Invasion of the Landscape Snatchers: Lantana (Lantana camara)

Non-Native Lantana (Lantana camara)

Lantana is an unbelievably common landscape plant, although, not all are invasive species. There are native and sterile non-native lantanas available at landscape nurseries. The non-native invasive Lantana (Lantana camara/strigocamara) is usually most recognized by its clusters of bright orange, red, and yellow flower clusters. Many of the invasive lantanas end up within the environment or disrupting agriculture production. Sterile varieties can easily be found, but if you ever notice a Lantana camara produces tiny, black seeds, it should be removed immediately. The sterile varieties will not produce the seeds. To be safe, look for our native Lantanas, L. involucrata and L. depressa. The native Lantanas create beautiful plants for your landscape that attract many different pollinators.

Flowering cluster of Lantana camara
The flowering clusters of the L. camara are typically red, pink, yellow, and orange. The native varieties have purple of yellow flowers.

Prevent seed production from any Lantana camara within the landscape. Many non-sterile camaras develop seeds shortly after flowering. Collection and removal of seeds help reduce the spread of the landscape invasive. Of course, if it is a native variety, collect and disperse seeds.


Lantanas quickly invade recently disturbed landscapes and appear rather quickly in agriculture settings. Regularly scouting areas to help prevent invasion of Lantana will be necessary, especially if it’s an area that has recently been disturbed. Removing seeds will help, but scouting and removal of plants will reduce the likelihood of large areas being overwhelmed by this nasty invasive plant.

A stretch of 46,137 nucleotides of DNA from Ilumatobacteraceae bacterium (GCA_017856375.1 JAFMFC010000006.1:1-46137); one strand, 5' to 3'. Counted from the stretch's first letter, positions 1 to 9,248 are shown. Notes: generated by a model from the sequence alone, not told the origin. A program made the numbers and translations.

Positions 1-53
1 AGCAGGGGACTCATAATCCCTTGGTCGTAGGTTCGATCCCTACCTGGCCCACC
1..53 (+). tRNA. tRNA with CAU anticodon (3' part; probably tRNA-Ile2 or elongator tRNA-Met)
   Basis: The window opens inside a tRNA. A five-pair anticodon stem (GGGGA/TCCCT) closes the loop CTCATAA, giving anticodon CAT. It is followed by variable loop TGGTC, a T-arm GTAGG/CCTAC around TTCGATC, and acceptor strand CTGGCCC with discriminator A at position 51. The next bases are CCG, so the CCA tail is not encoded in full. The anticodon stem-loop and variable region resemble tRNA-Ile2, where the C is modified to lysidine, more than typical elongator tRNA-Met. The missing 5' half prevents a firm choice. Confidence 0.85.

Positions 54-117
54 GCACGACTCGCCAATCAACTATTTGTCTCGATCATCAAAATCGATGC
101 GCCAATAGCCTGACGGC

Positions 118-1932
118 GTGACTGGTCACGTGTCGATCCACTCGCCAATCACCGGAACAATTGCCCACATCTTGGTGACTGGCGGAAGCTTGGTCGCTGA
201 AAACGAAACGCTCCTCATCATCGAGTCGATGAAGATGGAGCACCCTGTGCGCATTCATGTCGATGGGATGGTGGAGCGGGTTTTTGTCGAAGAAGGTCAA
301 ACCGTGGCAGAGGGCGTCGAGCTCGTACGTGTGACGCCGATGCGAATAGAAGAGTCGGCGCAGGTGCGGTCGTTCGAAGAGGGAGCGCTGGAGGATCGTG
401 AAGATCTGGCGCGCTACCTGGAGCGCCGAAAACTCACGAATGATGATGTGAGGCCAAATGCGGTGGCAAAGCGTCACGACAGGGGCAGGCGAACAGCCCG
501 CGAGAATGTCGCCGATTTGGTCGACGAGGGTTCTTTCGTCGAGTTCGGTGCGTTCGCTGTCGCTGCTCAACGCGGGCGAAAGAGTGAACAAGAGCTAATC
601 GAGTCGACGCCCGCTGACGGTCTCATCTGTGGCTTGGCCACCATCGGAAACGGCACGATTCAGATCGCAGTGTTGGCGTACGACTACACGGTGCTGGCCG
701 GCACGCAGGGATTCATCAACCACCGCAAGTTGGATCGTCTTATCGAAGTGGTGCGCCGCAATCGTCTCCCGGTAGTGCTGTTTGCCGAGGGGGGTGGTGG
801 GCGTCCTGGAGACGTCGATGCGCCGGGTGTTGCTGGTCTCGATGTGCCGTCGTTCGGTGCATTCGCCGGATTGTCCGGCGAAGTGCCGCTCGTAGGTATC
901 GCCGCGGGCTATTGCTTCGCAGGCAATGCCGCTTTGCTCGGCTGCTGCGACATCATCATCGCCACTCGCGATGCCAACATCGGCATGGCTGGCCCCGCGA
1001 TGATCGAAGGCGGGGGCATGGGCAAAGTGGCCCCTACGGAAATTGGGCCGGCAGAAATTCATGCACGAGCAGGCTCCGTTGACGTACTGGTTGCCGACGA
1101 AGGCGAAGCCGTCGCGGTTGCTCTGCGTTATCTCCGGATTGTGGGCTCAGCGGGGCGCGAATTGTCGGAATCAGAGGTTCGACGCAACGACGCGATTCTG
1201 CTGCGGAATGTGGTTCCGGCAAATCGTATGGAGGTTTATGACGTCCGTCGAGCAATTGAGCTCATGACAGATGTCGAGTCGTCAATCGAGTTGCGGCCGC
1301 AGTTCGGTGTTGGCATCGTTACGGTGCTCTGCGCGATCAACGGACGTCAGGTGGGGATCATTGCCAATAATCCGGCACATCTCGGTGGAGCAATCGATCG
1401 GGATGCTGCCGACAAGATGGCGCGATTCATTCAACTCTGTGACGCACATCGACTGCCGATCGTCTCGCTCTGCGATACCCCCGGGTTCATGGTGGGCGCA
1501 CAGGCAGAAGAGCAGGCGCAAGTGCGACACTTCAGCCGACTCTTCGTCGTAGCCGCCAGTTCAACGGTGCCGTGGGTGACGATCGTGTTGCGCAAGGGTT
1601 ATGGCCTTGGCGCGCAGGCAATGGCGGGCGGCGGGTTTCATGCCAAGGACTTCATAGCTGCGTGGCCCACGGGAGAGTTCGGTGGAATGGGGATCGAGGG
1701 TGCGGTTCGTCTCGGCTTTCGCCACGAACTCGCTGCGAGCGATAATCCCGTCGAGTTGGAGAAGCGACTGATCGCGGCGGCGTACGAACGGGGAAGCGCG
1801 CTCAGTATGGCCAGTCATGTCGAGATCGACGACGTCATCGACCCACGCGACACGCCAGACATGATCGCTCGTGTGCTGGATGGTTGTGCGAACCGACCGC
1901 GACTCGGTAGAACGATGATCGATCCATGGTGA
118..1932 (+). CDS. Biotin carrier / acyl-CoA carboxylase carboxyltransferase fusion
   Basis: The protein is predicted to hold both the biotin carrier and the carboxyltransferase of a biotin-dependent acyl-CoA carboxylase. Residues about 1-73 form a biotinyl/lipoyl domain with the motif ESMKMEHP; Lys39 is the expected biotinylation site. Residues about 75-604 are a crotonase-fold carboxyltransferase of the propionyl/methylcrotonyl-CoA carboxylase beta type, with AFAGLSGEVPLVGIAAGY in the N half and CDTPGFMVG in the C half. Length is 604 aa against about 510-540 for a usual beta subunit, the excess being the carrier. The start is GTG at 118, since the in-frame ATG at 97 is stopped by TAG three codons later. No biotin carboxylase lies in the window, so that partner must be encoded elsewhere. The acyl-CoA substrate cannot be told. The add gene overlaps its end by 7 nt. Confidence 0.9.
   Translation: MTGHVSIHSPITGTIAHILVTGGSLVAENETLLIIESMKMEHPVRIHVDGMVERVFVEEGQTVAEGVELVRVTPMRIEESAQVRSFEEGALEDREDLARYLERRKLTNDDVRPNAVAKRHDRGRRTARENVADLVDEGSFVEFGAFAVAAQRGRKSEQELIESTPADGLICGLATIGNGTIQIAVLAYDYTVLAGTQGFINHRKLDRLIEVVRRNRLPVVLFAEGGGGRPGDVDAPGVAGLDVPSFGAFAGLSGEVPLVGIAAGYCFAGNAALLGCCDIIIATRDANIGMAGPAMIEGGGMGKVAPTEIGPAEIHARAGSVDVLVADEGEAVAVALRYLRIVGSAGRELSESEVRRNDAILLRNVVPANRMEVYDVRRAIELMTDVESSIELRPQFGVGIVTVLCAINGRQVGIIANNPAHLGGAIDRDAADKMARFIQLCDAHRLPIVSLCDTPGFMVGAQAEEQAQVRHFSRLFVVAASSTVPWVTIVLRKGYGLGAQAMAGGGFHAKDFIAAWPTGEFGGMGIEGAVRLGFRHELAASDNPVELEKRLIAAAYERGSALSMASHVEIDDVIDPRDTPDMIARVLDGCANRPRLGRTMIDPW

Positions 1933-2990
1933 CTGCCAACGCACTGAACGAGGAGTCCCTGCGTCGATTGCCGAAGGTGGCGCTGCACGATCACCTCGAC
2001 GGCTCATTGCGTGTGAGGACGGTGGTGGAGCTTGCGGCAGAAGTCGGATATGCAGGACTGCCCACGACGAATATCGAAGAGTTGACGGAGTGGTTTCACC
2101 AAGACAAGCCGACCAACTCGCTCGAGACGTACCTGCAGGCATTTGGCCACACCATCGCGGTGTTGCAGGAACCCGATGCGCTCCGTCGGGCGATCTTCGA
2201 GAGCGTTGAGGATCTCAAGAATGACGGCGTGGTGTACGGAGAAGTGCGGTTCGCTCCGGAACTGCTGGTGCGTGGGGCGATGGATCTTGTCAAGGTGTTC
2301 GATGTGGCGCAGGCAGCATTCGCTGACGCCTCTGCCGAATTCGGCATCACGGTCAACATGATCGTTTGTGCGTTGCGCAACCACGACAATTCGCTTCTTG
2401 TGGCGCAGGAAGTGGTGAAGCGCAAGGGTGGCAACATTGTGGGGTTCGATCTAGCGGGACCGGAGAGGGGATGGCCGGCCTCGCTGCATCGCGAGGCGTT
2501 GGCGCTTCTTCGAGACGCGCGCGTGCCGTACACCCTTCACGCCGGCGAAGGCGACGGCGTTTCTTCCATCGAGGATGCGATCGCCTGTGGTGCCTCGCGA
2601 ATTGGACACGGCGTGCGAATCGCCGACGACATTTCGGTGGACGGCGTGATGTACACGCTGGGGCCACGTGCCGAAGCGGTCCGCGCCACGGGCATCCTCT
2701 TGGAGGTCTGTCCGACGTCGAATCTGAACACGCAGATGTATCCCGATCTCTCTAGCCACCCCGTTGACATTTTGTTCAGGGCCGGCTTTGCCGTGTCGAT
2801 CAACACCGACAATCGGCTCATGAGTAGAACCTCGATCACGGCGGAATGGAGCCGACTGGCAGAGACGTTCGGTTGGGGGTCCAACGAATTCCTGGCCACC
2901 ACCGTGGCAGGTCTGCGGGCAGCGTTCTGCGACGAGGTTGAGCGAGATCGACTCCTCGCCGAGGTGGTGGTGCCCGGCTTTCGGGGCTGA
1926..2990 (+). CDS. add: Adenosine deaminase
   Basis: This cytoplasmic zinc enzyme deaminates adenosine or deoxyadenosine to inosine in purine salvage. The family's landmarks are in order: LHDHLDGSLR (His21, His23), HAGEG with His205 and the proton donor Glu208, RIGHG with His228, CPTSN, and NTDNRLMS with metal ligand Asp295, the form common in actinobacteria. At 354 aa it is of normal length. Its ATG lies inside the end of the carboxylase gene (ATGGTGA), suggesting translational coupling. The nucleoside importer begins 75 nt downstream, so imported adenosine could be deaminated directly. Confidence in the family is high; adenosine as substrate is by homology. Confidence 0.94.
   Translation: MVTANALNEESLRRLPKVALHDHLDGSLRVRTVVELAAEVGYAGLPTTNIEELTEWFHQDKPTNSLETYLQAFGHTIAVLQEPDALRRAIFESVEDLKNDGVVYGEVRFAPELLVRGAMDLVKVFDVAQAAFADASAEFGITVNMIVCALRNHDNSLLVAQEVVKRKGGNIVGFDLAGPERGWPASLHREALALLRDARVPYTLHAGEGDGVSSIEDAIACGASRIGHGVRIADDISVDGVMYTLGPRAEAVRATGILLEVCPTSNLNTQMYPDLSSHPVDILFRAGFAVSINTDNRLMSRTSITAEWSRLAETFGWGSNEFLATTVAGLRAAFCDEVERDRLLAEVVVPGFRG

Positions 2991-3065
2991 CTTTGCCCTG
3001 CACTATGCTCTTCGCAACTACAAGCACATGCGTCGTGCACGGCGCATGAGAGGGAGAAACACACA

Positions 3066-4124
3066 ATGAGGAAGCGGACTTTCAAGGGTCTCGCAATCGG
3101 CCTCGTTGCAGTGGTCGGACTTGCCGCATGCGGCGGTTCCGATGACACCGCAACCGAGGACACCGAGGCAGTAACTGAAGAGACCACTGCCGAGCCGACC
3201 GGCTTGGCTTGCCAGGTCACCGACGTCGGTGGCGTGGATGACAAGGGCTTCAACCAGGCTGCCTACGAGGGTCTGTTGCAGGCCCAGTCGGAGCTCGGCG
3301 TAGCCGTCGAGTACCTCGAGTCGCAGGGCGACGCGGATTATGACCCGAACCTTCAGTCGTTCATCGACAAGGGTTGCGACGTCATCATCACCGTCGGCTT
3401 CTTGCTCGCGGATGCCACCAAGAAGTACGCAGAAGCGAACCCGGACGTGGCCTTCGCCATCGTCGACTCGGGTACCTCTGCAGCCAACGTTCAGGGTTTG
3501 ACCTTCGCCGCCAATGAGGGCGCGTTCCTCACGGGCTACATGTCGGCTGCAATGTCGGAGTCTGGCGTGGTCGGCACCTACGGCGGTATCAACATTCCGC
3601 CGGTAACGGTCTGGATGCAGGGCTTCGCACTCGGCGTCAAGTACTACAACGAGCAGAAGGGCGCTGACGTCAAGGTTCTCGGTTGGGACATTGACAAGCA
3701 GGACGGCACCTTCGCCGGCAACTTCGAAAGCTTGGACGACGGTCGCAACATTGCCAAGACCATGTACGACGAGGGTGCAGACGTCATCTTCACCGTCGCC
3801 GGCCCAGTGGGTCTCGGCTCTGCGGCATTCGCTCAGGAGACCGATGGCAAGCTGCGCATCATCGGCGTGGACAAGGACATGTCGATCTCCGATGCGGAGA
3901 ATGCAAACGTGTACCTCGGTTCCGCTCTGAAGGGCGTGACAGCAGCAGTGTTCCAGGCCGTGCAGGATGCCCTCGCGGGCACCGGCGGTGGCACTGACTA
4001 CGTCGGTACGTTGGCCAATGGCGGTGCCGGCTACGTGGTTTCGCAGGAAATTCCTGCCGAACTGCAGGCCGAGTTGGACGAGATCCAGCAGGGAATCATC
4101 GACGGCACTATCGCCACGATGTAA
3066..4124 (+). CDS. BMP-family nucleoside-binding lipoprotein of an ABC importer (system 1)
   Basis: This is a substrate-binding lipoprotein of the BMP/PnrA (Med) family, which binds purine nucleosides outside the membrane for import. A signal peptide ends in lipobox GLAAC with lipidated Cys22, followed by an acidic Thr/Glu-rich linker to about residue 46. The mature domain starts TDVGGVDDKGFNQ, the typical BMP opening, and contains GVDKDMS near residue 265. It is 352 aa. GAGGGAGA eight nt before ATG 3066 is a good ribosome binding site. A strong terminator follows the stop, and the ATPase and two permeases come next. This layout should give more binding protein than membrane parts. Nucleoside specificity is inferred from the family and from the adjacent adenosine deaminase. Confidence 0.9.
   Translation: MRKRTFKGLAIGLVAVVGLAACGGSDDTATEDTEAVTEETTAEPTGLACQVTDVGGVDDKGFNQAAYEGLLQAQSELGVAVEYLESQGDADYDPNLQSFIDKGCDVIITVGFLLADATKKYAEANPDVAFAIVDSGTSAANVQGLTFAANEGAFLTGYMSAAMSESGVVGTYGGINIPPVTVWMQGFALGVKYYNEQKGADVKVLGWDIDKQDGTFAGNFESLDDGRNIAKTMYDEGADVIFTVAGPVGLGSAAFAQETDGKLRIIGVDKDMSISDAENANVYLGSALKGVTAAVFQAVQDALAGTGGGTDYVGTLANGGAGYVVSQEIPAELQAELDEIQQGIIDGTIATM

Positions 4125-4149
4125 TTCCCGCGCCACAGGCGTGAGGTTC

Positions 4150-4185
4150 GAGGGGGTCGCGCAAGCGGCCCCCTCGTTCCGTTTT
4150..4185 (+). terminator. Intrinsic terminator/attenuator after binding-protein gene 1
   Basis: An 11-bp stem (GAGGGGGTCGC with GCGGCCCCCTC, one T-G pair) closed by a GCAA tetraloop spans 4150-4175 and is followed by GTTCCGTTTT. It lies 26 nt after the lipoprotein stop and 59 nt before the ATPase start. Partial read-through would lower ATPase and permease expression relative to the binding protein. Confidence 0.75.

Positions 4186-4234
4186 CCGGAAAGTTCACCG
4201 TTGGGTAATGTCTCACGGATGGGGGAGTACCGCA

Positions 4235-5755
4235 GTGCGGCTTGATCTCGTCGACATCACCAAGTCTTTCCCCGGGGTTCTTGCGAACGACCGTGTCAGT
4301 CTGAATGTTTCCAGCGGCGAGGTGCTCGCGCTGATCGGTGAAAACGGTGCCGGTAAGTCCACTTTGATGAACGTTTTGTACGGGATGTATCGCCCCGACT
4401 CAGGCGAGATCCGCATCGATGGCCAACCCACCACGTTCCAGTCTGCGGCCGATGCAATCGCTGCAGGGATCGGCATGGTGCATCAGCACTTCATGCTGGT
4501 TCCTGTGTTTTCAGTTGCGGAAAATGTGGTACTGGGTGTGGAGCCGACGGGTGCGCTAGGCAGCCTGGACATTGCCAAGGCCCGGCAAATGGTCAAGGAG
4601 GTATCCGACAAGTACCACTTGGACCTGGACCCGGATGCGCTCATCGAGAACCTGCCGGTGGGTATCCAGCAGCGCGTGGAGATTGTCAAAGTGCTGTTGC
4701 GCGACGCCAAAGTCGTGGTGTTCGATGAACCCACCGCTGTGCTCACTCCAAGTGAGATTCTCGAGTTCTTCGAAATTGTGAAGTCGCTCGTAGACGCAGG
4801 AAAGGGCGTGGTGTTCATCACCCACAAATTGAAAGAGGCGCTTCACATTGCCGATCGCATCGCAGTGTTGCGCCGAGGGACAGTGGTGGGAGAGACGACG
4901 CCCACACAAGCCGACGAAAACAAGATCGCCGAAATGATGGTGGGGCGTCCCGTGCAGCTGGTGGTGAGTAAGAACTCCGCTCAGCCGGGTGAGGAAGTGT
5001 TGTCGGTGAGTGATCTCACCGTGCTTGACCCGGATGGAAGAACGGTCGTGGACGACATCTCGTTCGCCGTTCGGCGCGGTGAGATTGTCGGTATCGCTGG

Hand removal of invasive Lantanas is easy to do. Digging up and removing parts of the plant will help reduce its spread – especially if it is done before the plant creates seeds. In large areas, burning can help reduce the spread of Lantana.


Some biological control methods showed promising effects on control. Specific insect species, including a caterpillar, seed-destroying fly, and lace bug has shown promising controls. Although, none are commercially available and still being studied.


Simply spraying lantana with herbicides is not an effective treatment. Mowing or cutting lantanas and quickly applying herbicides, like Fluroxypyr or imazapyr, is the most effective chemical control method. This is the only preferred control method when preventative, cultural, or mechanical controls are ineffective.


Lantana camaras spreads aggressively across the landscape. Therefore, if you or someone you know is having issues managing this invasive or any other invasive plants within your landscapes, reach out to your county extension office for more information. The invasion of the landscape snatchers has begun, but we can stop it!

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Blog Series

Like what you are reading? Therefore, check out all the published blogs in this series.

Or quickly jump to the individual blogs in the series:

Invasion of the Landscape Snatchers

Lantana (Lantana camara)

Tuberous Sword Fern (Nephrolepis cordifolia)

Coral Ardisia (Ardisia crenata)

Wild Taro (Colocasia esculenta)

Mexican Petunia (Ruellia simplex)

Mother of Millions (Kalanchoe x houghtonii)

Mimosa Silk Tree (Albizia julibrissin)

Nandina (Nandina domestica)

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Posted: October 3, 2021

Category: Florida-Friendly Landscaping, Home Landscapes, Horticulture, Invasive Species, Natural Resources, UF/IFAS, UF/IFAS Extension
Tags: FFL, Florida-Friendly, Florida-Friendly Landscaping, Gardens, Invasion Of The Landscape Snatchers, Invasive, Invasive Species, Landscapes

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